# Some hypothesis about the specific functions

Yesterday I found the question A question about the relation between two classes of functions which is strongly related to my former question Example of a special function. It's funny because Mark's question (unfortunately there weren't any answers for his question) is quite similar to the one I would like to ask now.
I strongly believe that for any continuous function $f$ which is:
1. positive and strictly increasing in $(0,a)$ for some $a>0$,
2. $f(0)=0$,
3. $\lim\limits_{x\rightarrow0^{+}}\frac{x}{f(x)}=0$
4. there doesn't exist an interval $(0,b)$, $b>0$, such that the map $x\rightarrow\frac{x}{f(x)}$ is strictly increasing for all $x\in(0,b)$,
one can always construct the continuous function $g$ satisfying $f>g$ in the interval $(0,a)$ for which $\lim\limits_{x\rightarrow0^{+}}\frac{f(x)}{g(x)}=1$, $g$ satisfies $1.$-$3.$ and there exists some interval $(0,\alpha)$, $\alpha>0$, such that the map $x\rightarrow\frac{x}{g(x)}$ is strictly increasing for all $x\in(0,\alpha)$.
I found the form of such functions $g$ for the functions $f$ given by Mr. Piau and Mr. Nicolas as the answers to my question Example of a special function but I couldn't find a general method to proof my hypothesis. Could someone give me some hints or maybe even counterexamples if my hypothesis is wrong?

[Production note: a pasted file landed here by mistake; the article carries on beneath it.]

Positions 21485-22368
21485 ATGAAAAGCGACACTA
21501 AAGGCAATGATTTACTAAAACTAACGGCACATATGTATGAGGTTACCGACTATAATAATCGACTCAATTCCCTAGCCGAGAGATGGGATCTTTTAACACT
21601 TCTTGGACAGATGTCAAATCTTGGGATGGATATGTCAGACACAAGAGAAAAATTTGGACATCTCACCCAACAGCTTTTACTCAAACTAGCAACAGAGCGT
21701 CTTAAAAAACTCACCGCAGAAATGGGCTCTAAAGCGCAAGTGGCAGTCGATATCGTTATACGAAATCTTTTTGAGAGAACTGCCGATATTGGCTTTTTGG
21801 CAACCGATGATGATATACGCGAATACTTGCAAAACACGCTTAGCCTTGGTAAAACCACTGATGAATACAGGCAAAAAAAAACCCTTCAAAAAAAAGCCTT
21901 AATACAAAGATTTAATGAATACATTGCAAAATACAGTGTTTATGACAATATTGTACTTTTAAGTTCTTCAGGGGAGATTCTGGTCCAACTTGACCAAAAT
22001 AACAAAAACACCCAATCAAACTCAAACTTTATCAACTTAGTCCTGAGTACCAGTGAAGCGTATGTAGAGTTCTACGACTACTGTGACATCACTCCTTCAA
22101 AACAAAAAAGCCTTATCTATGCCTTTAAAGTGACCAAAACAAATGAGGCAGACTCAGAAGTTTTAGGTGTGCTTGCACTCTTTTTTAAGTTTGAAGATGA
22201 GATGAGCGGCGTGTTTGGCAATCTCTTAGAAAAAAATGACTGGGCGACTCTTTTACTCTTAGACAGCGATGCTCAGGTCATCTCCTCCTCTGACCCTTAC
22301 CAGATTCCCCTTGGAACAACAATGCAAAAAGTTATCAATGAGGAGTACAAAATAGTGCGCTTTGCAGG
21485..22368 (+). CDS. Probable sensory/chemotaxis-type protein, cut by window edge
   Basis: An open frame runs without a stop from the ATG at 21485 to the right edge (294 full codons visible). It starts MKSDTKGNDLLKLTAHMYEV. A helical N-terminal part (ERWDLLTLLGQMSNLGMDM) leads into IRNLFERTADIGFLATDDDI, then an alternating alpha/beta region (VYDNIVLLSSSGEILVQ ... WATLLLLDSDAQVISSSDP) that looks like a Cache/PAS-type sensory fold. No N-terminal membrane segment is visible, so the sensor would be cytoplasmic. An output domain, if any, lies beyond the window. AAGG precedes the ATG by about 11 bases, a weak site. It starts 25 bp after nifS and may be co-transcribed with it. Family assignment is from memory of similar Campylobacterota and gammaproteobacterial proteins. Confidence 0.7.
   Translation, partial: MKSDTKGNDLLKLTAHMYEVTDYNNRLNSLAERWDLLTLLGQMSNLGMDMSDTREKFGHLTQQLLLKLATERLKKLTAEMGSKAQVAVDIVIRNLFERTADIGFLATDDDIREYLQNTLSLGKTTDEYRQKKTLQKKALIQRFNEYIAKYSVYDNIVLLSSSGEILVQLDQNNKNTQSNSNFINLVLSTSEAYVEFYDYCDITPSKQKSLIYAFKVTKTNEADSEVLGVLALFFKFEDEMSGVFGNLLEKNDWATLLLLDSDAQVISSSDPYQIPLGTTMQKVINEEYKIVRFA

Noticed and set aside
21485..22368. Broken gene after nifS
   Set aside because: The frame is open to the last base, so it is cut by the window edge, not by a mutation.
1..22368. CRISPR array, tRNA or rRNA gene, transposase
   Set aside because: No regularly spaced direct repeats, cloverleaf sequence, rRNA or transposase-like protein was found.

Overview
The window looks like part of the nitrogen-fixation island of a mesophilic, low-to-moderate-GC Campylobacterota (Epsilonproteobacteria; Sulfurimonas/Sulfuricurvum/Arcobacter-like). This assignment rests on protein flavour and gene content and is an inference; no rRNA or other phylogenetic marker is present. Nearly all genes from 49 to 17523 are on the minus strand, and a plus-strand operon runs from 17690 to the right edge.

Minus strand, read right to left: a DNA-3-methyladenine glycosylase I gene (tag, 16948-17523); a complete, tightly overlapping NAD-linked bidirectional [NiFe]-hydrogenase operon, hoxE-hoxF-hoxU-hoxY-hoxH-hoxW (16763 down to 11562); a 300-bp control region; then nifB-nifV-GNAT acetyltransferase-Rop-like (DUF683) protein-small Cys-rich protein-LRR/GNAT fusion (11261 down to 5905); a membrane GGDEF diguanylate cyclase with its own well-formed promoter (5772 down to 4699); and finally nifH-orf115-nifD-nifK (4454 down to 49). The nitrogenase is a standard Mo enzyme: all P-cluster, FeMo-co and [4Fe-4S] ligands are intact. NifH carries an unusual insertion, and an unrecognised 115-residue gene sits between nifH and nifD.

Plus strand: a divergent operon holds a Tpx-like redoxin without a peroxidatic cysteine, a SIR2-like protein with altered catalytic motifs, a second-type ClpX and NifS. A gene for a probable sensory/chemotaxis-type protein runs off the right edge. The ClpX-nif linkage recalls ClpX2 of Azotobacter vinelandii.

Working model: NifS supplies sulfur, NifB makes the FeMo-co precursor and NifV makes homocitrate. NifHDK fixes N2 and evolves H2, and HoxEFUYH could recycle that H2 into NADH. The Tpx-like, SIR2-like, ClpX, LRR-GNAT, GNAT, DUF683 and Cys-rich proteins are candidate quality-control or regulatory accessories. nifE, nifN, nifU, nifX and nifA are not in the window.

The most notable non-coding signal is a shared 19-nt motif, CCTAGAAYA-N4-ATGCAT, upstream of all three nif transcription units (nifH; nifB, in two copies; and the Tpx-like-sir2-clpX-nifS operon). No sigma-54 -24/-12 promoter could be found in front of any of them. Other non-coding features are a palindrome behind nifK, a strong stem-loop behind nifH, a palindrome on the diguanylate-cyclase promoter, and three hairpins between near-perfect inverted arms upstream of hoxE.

I didn´t understand exactly the enviroment for the problem. But if I understood, the question is: "Given $f$ such that 1,2,3,4, I´m looking for an explicit form for a function $g$ such that bla bla bla". What about $g(x):= f(x) -x$? It seems to be an answer of the question I cited, but it doesn´t use a lot of the information you provide, so... – Giovanni De Gaetano Jan 11 '12 at 13:25
@Student73: You're absolutely right with your function $g$. But my mistake, I didn't add some conditions which the function $g$ have to satisfy in my hypothesis. Thanks for pointing me out this, even implicitly :) I'll fix it. – John Jan 12 '12 at 15:45